Fighting ALSThe success of the Ice Bucket Challenge
For all those who doubted that pouring a bucket of ice water over your head could make the world a better place, doubt no longer. Six years after the hype, the ALS Ice Bucket Challenge has financed the development of a drug for the deadly disease it targeted. Read More
Both celebrated and ridiculed: The Ice Bucket Challenge, a fundraising campaign for the neurological disease ALS, went round the world on social media in the summer of 2014. Now six years later, the proceeds have been used to develop an effective drug.
Former U.S. President George W. Bush took part, and Bill Gates’ teeth also chattered as one of the celebrities who filmed themselves pouring buckets of ice water over their heads, posting the videos on their various social media channels and tagging one or two other celebrities, nominating them to follow their lead. And the snowball started rolling.
The ALS Ice Bucket Challenge wave that swept across the world in the summer of 2014 was initiated in the USA by patients suffering from a fairly unknown illness at the time: amyotrophic lateral sclerosis (ALS), a degenerative disease of the motor nervous system. It is an insidious disease that destroys nerves and paralyzes muscles. As it progresses, those affected can no longer move and face increasingly difficulty in swallowing, breathing and speaking. There is no cure for ALS, which inevitably leads to death.
Despite its severity, ALS had little public presence for a long time. Some might have known it as the disease famous US baseball player Lou Gehring was diagnosed with or the condition that forced physicist Stephen Hawking into a wheelchair trapped in a body with limited functionality.
The Ice Bucket Challenge was intended to attract more attention – and donations.
The causes of ALS are still unknown and only around one to two out of every 100,000 people worldwide contract it every year. Research into such rare diseases is costly and depends on funding, as do the self-help organizations that council and support those with the disease. The challenge made use of a very direct appeal, asking anyone with the guts to pour a bucket of ice water over their head to donate just 10 US dollars to an ALS Association. Those who lacked the courage were asked to donate 100 US dollars.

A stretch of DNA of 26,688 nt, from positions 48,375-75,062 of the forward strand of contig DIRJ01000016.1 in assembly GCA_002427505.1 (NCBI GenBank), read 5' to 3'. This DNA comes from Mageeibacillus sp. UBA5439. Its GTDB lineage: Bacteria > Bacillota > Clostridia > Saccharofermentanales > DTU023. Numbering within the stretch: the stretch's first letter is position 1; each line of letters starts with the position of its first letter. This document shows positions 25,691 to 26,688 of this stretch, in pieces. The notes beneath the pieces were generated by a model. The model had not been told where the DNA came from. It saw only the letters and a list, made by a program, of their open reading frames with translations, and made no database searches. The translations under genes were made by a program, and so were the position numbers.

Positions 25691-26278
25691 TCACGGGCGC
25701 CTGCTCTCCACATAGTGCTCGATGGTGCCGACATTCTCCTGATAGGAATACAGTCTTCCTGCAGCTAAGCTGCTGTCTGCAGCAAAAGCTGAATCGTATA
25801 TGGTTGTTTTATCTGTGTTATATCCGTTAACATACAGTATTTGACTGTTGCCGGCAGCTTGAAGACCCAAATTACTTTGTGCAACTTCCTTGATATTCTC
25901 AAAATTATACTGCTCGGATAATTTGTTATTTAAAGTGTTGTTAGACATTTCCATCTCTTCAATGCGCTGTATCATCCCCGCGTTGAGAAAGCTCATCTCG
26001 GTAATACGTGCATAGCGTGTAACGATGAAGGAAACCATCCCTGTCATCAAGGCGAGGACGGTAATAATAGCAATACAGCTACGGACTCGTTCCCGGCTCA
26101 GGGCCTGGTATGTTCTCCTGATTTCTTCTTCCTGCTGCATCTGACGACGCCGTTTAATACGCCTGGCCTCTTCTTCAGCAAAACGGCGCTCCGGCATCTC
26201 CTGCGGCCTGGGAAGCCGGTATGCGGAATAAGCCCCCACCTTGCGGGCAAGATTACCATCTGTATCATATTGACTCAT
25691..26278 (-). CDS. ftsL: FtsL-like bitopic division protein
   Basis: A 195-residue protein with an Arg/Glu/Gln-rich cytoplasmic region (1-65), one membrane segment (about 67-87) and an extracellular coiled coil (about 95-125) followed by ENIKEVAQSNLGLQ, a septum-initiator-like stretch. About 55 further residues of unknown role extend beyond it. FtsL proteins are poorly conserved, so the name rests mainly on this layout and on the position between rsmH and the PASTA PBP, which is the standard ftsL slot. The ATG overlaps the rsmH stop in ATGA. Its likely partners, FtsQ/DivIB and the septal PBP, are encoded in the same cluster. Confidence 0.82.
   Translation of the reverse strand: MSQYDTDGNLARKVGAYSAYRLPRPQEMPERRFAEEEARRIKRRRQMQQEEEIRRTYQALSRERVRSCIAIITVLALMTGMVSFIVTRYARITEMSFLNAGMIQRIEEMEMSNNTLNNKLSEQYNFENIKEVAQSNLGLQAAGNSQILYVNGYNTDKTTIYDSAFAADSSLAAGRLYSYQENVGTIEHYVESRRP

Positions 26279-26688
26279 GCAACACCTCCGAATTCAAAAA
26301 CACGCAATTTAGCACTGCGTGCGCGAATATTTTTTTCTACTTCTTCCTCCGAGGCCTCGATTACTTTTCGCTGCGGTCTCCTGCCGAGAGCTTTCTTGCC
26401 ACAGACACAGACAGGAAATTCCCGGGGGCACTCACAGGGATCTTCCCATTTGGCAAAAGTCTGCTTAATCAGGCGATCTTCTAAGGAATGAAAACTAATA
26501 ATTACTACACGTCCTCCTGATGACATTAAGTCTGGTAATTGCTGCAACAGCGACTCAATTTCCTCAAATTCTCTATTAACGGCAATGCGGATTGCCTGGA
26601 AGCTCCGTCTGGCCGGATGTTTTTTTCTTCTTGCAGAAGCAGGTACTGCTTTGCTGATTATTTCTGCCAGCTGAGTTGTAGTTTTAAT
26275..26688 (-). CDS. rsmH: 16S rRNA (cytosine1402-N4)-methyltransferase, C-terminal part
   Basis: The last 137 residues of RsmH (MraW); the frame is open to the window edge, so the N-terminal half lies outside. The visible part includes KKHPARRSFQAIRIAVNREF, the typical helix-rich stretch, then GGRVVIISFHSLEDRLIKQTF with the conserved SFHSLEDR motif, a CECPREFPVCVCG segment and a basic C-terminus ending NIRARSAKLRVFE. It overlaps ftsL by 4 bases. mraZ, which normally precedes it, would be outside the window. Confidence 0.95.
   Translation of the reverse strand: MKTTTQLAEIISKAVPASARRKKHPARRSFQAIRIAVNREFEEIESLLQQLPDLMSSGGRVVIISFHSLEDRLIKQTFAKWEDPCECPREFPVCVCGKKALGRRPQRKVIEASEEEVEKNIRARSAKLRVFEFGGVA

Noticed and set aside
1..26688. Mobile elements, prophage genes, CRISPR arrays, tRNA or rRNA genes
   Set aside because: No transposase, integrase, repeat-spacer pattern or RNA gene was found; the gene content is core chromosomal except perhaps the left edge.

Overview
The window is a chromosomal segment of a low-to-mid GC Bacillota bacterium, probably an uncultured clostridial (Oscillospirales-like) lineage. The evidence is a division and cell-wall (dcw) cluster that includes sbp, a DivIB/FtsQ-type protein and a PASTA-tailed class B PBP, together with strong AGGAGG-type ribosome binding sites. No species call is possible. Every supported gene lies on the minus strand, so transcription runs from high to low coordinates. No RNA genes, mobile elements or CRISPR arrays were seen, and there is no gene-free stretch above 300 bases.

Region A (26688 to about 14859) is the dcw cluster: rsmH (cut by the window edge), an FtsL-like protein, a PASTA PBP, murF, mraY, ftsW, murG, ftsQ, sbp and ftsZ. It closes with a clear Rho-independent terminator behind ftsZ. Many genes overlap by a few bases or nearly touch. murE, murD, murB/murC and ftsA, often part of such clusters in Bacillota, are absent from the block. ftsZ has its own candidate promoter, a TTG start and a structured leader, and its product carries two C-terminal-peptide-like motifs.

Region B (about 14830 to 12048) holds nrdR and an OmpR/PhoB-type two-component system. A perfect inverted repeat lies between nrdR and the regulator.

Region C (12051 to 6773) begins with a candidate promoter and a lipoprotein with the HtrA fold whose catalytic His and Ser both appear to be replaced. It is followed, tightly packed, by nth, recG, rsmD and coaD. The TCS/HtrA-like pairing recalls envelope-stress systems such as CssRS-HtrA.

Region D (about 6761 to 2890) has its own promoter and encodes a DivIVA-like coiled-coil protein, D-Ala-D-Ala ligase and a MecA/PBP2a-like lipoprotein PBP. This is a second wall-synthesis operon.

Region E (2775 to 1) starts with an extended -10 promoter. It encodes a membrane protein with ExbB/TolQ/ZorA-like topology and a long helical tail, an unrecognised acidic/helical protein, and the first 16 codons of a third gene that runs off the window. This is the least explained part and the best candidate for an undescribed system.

1.2 million in the first four weeks alone
Though there was some criticism of the Ice Bucket Challenge – ranging from concerns that the cold water could be harmful to the health to doubts about the point of the endeavor, as skeptics often saw the video clips as mere self-promotion – the campaign was a great success for ALS associations.
“The summer of 2014 was a ‘summer of the century’,” the German Muscular Dystrophy Society (DGM) reports. At first, requests from members of the press asking for details about the disease they planned to cover flooded in.
Then the money transfers started pouring in: In the first four weeks alone, after the initial telethon wave had rolled over to Germany, the DGM received donations from 40,000 individuals that amounted to 1.2 million euros, and by the end of 2014 the total had reached 1.3 million euros. And that was to just one ALS organization in Germany.
The ALS outpatient clinic at Berlin’s Charité Hospital also received 1.6 million euros in donations. Worldwide the most donations flowed into the USA where the ALS Association, which had co-initiated the Challenge, collected around 100 million US dollars that summer.
Drug breakthrough thanks to the Ice Bucket Challenge
Now, six and a half years later, the effect of the Ice Bucket Challenge is becoming even more apparent. U.S. ALS research institutes have used some of the 200 million U.S. dollars raised in donations so far to finance a study program at Harvard University investigating the effect of a special new drug, which has now revealed the first promising results. In the CENTAUR study, scientists were able to prove that the drug tested significantly slowed the progression of ALS in nearly 90 patients and had a positive effect on muscle strength and vital capacity of the lungs. Study leaders have called it “a milestone in ALS research”.
The drug significantly slowed the progression of ALS and had a positive effect on muscle strength and vital capacity of the lungs.
The study will be continued and expanded, and additional data on a possibly prolonged life expectancy are expected in the coming months. The next step would then be approval in the USA. Meanwhile, efforts around the world continue, ice bucket or no ice bucket. “Only when ALS can finally be cured,” the DGM says, “will we declare our ‘challenge’ over.”